The flowers are vexed gender justice, black literature, and the passionate utterance

Imani Perry

Research output: Chapter in Book/Report/Conference proceedingChapter

1 Scopus citations

Abstract

This work, at the intersection of feminist jurisprudence, critical race theory, and African American literary studies, challenges the concept of the reasonable man which informs Anglo-American jurisprudence. The argument revolves around a politics of relation that challenges the hierarchies of membership that are an integral part to the development of the American legal order. The chapter draws on Hortense Spillers's germinal concept of vestibularity (standing at the threshold) as well as Stanley Cavell's concept of the "passionate utterance" to furnish alternatives to the reasonable man. It concludes with readings of Toni Morrison's Song of Solomon and Ayana Mathis's The Twelve Tribes of Hattie.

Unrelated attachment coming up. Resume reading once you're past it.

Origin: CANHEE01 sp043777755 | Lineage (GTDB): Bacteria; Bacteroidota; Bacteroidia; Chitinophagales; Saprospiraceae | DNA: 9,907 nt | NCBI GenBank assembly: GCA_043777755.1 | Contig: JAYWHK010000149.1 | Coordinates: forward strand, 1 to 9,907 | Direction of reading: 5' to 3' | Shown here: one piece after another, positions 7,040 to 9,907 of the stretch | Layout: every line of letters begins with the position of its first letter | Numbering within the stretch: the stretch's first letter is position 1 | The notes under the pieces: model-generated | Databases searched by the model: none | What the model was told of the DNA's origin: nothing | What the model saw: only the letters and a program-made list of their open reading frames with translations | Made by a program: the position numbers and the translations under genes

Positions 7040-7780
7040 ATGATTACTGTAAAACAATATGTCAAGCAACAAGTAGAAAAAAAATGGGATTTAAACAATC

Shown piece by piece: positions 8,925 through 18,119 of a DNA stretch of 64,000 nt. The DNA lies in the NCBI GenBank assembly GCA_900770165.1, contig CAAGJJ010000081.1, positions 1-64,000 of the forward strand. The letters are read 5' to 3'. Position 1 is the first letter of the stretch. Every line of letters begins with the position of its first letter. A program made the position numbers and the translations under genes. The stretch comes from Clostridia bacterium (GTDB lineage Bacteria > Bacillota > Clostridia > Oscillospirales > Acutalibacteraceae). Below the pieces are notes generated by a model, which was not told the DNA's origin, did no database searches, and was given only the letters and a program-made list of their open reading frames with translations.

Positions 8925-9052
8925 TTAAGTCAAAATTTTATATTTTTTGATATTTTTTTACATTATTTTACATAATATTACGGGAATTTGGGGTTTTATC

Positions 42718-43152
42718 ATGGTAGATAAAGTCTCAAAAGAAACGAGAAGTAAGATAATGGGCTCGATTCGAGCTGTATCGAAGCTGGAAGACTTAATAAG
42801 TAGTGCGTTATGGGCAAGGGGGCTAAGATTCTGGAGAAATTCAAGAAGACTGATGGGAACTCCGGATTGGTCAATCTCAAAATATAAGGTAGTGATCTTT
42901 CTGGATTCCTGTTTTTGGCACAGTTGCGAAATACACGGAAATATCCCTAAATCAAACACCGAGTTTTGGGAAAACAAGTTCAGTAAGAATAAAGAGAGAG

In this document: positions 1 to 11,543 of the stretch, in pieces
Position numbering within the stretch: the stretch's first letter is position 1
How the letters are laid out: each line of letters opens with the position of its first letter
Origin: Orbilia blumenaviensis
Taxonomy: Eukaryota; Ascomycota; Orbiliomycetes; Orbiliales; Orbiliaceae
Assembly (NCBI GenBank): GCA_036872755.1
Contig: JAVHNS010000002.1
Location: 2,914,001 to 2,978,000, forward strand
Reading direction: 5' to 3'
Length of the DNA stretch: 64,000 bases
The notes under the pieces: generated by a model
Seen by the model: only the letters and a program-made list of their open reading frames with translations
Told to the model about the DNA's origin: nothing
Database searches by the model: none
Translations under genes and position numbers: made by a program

Original languageEnglish (US)
Title of host publicationNew Directions in Law and Literature
PublisherOxford University Press
Pages252-263
Number of pages12
ISBN (Electronic)9780190456368
DOIs
StatePublished - Jan 1 2017

All Science Journal Classification (ASJC) codes

  • General Arts and Humanities

Keywords

  • Gender representation
  • Legal personhood
  • Ornament
  • Personhood
  • Race
  • Recognition

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